Irises are starting to open, and I’ve been enjoying these icy white irises, called Iris x germanica var. florentine–the orris root iris. There is a romance to these irises that I really love. Their dried roots smell like violets, and the flowers were grown in medieval herb and castle gardens. The petals of the flower on the left aren’t quite open, and look like Yoda ears to me!
The columbines are also opening. This is a wild columbine called Granny’s Bonnet.
This is a native american columbine.
Giant purple alliums.
Heucheras doing well, too.
As for birds, I’ve read that catbirds are rather reclusive, but we see them at every turn, so apparently we have a more outgoing variety. This looks like a young catbird.
Meanwhile, the robins are making another go at building a nest under the eaves of the neighbor’s house. Here the robin is sitting out the rain.
Meanwhile, I have run across another good low-sugar brownie recipe. When I run across an unfamiliar recipe, I bake it as per directions just to see the lay of the land. This brownie, which must be chilled after baking, immediately reminded me of an old-fashioned candy bar called the Chunkie Bar. Chunkies were chubby cubes of chocolate with Brazil nuts, walnuts, and raisins. Back in the old days, candy bars cost five cents, which I know sounds impossible, but it’s true. At any rate, I baked the brownie again, adding even less sugar than called for, and adding dried cranberries to sub for the raisins. They cut beautifully when chilled, and would be perfect for a picnic.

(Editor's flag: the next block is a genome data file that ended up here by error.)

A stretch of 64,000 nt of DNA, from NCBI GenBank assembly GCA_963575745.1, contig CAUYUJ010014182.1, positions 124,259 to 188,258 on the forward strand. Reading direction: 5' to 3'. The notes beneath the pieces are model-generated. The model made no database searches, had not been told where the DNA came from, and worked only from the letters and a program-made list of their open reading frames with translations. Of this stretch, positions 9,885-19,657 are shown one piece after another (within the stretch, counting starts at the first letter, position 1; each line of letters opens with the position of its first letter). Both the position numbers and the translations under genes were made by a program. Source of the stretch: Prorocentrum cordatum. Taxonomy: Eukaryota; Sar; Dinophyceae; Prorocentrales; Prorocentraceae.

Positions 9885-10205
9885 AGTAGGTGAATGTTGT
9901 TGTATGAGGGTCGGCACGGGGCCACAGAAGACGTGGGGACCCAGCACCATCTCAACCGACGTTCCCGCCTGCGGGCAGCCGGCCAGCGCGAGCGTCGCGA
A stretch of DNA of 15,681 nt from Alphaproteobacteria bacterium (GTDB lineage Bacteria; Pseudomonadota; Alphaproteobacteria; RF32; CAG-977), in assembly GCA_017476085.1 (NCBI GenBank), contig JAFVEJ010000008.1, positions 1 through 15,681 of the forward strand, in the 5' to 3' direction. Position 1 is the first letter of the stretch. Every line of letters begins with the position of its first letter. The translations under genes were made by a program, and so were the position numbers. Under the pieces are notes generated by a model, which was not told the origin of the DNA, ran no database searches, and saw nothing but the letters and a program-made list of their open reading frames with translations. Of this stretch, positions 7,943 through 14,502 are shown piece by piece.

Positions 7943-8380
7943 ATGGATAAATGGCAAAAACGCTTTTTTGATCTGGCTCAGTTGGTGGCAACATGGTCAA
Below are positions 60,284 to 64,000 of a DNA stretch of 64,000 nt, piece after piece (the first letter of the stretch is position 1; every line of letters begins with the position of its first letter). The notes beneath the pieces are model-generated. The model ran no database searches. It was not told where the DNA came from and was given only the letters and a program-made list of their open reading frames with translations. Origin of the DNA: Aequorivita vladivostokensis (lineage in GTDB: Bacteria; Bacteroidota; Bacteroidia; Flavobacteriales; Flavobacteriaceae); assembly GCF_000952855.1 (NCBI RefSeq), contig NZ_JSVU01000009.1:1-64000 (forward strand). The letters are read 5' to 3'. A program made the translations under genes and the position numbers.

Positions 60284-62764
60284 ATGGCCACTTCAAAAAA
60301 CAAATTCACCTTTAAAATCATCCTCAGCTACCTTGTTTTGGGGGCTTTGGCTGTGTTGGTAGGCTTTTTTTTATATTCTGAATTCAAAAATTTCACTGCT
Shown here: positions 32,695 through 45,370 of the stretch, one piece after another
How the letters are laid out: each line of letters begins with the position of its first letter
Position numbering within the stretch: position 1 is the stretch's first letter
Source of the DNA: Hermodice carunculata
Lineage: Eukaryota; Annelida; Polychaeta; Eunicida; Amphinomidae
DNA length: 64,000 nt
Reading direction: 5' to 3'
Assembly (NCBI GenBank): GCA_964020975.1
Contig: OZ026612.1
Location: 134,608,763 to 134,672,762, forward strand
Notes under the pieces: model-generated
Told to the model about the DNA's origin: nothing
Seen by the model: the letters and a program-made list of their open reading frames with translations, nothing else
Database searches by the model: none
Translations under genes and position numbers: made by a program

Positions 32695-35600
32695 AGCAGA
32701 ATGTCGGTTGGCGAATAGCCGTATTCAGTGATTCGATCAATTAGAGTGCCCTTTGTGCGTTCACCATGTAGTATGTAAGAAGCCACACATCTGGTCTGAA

I’m displaying this brownie on a background of robin fabric, which I purchased long ago for a dollar a yard. I wondered what I was going to do with it, but every now and then it comes in handy!
1 cup (6-oz. package) semisweet chocolate morsels
1/4 cup butter
1/4 cup sugar
1 teaspoon vanilla
1/2 teaspoon salt
1/2 teaspoon baking powder
1 cup oatmeal
1/2 cup chopped walnuts or pecans
1/4 cup dried cranberries
Grease an 8″ pan and line with parchment paper. Preheat the oven to 350 degrees for a metal pan, 325 degrees for Pyrex. Melt the chocolate and butter in a small saucepan. Set aside to cool. Beat eggs and sugar together thoroughly. (I beat it with a large spoon for 100 strokes). Beat in vanilla extract, salt, and baking powder. Stir in chocolate mixture. Stir in oat, nuts, and dried cranberries. Scrape into the prepared pan and bake for about 25 minutes. Cool to room temperature and chill in the refrigerator for several hours or overnight.
The fact that these need to be chilled might seem inconvenient, but if cut while still room temperature, they crumble. This could be turned into a plus, however, if the crumbles are sprinkled over a scoop of vanilla ice cream.